A revolutionizing and experimental approach to Development Economics was introduced to us in 2019 by Michael Kremer, Esther Duflo and Abhijit Banerjee, awarding them the Nobel Prize in Economics. This innovative approach implemented Randomized Control Trials (RCT) experiments, a reliable way to infer and confirm causality relationships, and so much was achieved. When faced with a certain question/concern, through randomised allocated regions or groups of people, experiments are assigned, tackling the problem in many ways. Afterwards, the outcomes between the different trials with or without interventions are compared. With this experimental process one can assess the impact of social policies on poor and middle-income countries.  

Process of Randomized Controlled Trials

So, if in the past, most development economists created their work tucked away in the comfort of their offices, many have now started to complement and base their ideas and deductions in experimental on-field work. In special focus on the work of these three pioneers, their trials were mainly conducted in India and Africa, striving to find new and innovative ways to fight poverty and improve people’s living standards. Some of the problems tackled regarded important old concerns such as health and education.  

The impact of randomized controlled trials 

When it comes to health, immunization rates are the most predominant issue. According to UNICEF, to this day, around 27 million children and 40 million pregnant women are not provided with a basic package of immunizations, yearly. This leads to many deaths that could have been prevented by more efficient practice and supply of incentives for vaccination.  

In India, although vaccination services are offered exempt of any charge, in public health facilities, the immunization rate still remains low in some areas, specifically the more rural and poorer. As a response to this, Duflo and Banerjee randomly grouped 134 villages in rural India into 3 groups: one in which there was a monthly reliable mobile immunization camp, where a nurse and an assistant went to the villages, providing easier access to vaccination services in those villages; another with the same immunization camp, but for each completed immunization, the children’s households received incentives (raw lentils and metal plates); and finally the control group (i.e. with no intervention done).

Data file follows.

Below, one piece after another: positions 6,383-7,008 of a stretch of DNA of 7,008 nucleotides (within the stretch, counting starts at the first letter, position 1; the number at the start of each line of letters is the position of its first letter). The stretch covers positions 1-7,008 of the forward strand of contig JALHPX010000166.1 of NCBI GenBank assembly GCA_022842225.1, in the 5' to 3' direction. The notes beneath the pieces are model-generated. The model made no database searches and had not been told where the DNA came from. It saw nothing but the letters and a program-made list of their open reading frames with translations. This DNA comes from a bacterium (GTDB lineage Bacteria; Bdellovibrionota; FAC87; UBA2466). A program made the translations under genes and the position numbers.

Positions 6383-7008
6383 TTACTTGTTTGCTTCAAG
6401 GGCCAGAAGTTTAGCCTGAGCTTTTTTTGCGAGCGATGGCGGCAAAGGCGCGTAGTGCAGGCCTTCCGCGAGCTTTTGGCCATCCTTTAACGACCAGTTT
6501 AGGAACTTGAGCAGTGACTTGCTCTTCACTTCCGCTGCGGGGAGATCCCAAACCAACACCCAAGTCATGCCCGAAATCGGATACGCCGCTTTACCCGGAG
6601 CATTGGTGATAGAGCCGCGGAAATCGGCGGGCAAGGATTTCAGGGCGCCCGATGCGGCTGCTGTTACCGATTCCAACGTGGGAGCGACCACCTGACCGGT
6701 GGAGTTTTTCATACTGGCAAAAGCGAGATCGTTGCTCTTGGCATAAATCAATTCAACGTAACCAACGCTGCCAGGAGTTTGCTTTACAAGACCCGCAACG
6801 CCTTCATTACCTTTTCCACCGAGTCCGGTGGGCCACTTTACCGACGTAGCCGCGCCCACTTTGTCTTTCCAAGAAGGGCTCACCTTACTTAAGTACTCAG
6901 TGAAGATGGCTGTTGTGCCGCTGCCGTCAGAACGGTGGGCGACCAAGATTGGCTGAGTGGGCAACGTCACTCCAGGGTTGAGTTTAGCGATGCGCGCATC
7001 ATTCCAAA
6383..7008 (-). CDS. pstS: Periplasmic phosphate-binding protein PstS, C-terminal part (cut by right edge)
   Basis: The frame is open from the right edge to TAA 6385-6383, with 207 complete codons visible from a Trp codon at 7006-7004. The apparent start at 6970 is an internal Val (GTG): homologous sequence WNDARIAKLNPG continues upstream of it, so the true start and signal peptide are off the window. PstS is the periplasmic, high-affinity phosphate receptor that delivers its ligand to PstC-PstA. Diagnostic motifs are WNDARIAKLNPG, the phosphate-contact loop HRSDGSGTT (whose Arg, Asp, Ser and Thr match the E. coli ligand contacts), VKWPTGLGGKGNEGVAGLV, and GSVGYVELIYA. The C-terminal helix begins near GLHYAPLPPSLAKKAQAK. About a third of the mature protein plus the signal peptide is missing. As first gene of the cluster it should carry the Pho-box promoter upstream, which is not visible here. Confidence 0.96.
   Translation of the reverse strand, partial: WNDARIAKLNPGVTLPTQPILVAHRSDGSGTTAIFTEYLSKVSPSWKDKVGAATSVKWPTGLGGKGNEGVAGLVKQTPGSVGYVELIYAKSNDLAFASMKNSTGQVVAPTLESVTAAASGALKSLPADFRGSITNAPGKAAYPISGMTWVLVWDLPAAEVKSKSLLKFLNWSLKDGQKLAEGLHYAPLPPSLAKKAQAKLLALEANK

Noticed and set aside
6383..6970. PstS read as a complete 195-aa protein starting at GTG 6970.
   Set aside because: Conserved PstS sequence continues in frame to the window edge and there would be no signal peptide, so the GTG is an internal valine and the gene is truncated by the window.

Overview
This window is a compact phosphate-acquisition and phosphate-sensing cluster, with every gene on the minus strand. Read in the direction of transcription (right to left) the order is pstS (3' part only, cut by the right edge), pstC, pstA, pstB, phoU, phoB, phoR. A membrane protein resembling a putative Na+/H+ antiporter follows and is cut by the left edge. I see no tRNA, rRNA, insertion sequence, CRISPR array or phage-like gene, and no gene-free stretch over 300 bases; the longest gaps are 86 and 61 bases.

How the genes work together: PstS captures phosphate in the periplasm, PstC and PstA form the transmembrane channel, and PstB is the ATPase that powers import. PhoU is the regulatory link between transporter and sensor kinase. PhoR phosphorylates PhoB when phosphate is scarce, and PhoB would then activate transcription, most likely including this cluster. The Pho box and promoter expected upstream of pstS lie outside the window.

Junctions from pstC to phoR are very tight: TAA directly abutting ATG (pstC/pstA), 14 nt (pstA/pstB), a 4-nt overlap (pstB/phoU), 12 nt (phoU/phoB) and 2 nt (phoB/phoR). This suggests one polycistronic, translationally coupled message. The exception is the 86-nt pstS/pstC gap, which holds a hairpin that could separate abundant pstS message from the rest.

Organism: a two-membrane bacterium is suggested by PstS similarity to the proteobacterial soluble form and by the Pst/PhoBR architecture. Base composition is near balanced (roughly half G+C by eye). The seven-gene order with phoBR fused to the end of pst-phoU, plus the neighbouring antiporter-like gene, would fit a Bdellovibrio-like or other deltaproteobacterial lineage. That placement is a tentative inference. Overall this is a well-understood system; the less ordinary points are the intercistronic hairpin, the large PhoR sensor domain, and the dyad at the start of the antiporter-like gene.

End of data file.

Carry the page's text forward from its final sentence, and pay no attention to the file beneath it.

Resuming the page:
The results showed that the second group had the most positive outcome, increasing vaccination rates by six times more than before. This was a result of people having easier access to getting vaccinated and incentives that gave a reason to not postpone their immunization. In fact, it ended up being less costly per vaccination to provide these incentives, since the medical professionals needed to be paid regardless of the services being provided or not.  

Moreover, efficiency in education, in terms of incentivizing children to attend school, was also empirically studied by these three economists. They started by discarding previous objectives/solutions that came from the assumption that the problem was centred around the poor management and inefficiency of teachers, curriculums, and pedagogy programs, and instead focused on the design of the educational system itself. Thus, in contrast, Pathram and J-PAL, the research organisation founded by Banerjee and Duflo, studied a practical and innovative way to teach primary grade children which prioritized and assessed their actual learning levels (not the specific class year they were in). Instead of constantly flunking children that lacked specific knowledge from previous school years, they undertook another methodology, which was evaluated and found effective, known as “Teaching at The Right Level”. Such method grouped students into the same learning levels and provided them with targeted resources to achieve higher levels. This ended up showing that children were capable of learning fundamental skills such as how to read and basic math in just 30-45 days.  

At a 2010 Ted Talk event, Esther Duflo also shed light on how to subsidize education by observing in which interventions a 100$ grant would be more effective in incentivizing extra years of education. Surprisingly, it turned out that just by explaining to people the benefits of education, something inexpensive to do, it increased school attendance by 40 extra years in that community. Furthermore, based on a past field study by Kremer, in regions where it is common to have worm infections, offering deworming treatments to children in schools added up to 28.6 more years, being the second most effective intervention. 

A step in the right direction 

All in all, the world of development economics was forever changed with the introduction of experimental research. For years, most economic reasoning and foreign aid has derived from a neo-classic economic approach in which it was believed that by increasing GDP per Capita through improvements in market structure, technology and public goods would make people automatically behave in a more socially beneficial way. As a result, the impact of this help was never capable of being accountable or fully efficient and most poor countries remained in the same situation. 

However, as one can imagine, these small and geographically exclusive experiments are also restricted by some issues. The broader is the problem we want to solve, the harder it is to draw a specific and effective resolution for it, so this field of study needs to be continuously evolving. Nevertheless, a new collaboration with behavioural economics and experimental approach, through Randomized Control Trials, opened the doors to new ways of unconventional thinking, providing life changing solutions and helped development economists improve substantially causality reasoning.

Team’s note